As technologies evolve, users get to choose various options and develop needs to experience evolving multimedia that are in between stereotypical ones. In the future, I believe that the fonts with unprecedented formats would be developed, including the ones changing colors while being entered and having three-dimensional shapes. Once more people pay attention to this, carry out research, and participate, there is an infinite possibility where this would evolve in multiple directions. 

    To Discover the Stories that Are Waiting for Me

    What do you think is the most important thing in design?

    Silly imaginations bend the rules and offer vitality in design. However, no matter how beautiful and interesting, they will soon get forgotten once they are not used by people. Therefore, consistency with the purpose and aesthetics matter in design. In addition, it is important to pursue designs that are sustainable over the long term, instead of the ones that are showy and provocative. 

    What is your goal as a designer?

    In fact, many designers share the same goal to carry out design for a long time. I expanded my areas of expertise, because I shared such a goal. There was much to learn while I expanded my areas of expertise. I became a novice when I expanded into the area of furniture design from graphic design. It is very delightful to learn new things in a new area. I believe that if I am to keep doing what I love, I should not do it alone. I have a life-long design partner and a daughter. These days, I become happy to imagine myself carrying out new design projects with my family for a long time.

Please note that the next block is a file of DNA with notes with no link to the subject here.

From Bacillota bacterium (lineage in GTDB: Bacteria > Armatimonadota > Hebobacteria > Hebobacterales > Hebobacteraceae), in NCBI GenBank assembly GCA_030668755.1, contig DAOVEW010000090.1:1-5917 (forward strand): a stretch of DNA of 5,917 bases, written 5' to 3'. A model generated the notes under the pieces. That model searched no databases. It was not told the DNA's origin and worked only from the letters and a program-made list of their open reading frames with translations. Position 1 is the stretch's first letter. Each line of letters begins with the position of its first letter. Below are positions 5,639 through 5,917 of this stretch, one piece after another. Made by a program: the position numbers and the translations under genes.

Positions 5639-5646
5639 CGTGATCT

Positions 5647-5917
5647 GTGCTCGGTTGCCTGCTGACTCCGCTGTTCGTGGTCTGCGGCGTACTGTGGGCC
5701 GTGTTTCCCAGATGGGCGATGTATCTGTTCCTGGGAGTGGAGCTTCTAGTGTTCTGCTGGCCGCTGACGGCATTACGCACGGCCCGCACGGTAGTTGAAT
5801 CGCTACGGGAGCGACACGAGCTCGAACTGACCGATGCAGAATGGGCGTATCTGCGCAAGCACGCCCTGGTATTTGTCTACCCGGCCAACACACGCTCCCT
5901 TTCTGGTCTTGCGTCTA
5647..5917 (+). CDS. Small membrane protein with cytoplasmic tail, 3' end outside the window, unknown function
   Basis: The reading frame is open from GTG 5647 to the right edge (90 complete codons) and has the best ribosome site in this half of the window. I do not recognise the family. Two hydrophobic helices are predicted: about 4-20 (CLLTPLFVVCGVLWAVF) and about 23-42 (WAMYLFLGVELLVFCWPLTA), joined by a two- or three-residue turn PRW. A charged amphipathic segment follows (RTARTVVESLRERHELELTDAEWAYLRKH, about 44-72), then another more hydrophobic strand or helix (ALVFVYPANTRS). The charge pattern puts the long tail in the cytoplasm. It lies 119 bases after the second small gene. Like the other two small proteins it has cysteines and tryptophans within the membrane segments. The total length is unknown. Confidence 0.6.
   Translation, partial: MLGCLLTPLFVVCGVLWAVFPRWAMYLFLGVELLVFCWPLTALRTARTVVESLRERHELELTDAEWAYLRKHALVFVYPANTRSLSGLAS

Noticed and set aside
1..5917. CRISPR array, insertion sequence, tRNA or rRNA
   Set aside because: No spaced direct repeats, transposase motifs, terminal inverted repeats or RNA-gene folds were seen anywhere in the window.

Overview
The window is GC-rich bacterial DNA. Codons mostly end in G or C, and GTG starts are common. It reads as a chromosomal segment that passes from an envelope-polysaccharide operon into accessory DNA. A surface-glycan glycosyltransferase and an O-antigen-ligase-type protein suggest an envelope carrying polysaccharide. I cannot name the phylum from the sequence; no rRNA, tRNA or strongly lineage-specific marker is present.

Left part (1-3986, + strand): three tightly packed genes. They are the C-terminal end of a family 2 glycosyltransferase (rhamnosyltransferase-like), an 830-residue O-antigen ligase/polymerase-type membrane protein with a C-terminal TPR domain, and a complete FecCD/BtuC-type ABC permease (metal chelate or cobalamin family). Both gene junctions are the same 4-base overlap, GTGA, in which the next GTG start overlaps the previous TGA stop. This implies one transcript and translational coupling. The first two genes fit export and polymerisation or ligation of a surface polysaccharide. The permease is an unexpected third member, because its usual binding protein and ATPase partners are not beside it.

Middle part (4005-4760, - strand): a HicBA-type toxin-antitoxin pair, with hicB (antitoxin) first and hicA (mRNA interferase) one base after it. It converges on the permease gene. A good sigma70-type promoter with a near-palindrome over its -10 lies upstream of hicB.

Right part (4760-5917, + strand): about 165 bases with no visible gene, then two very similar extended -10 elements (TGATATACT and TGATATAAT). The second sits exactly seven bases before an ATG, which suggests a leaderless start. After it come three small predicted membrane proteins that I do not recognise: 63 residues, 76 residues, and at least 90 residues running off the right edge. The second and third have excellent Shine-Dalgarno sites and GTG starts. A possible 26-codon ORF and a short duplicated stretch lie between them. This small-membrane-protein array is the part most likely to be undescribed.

You are running “Studio Word”, with Jeong-yu Choi, your wife and a designer. What does the name of the studio mean?

    It was inspired by the song “Word” by Gregory Alan Isakov. The song is about words that change their meaning at night. Words have their literal meanings. However, their nuance changes in different times, places, and speakers. We named our studio after the song, because we wanted our design to have different meanings based on people, places, and times as was in the lyrics. 

    Lastly, please introduce us if there is any project that you are currently preparing.

    We are preparing for two exhibitions in November. We are working with an artisan making traditional Korean head gears (“gat”) to commercialize “gat”. We will also host an exhibition on records based on the recent trend of “newtro” (new+retro) in the old Seoul Sation building. I have done many projects this year and want to take some rest with my wife and my daughter, Eun-yu. 

    *The opinions expressed in this article are those of the interviewee and do not reflect the official position of NCSOFT.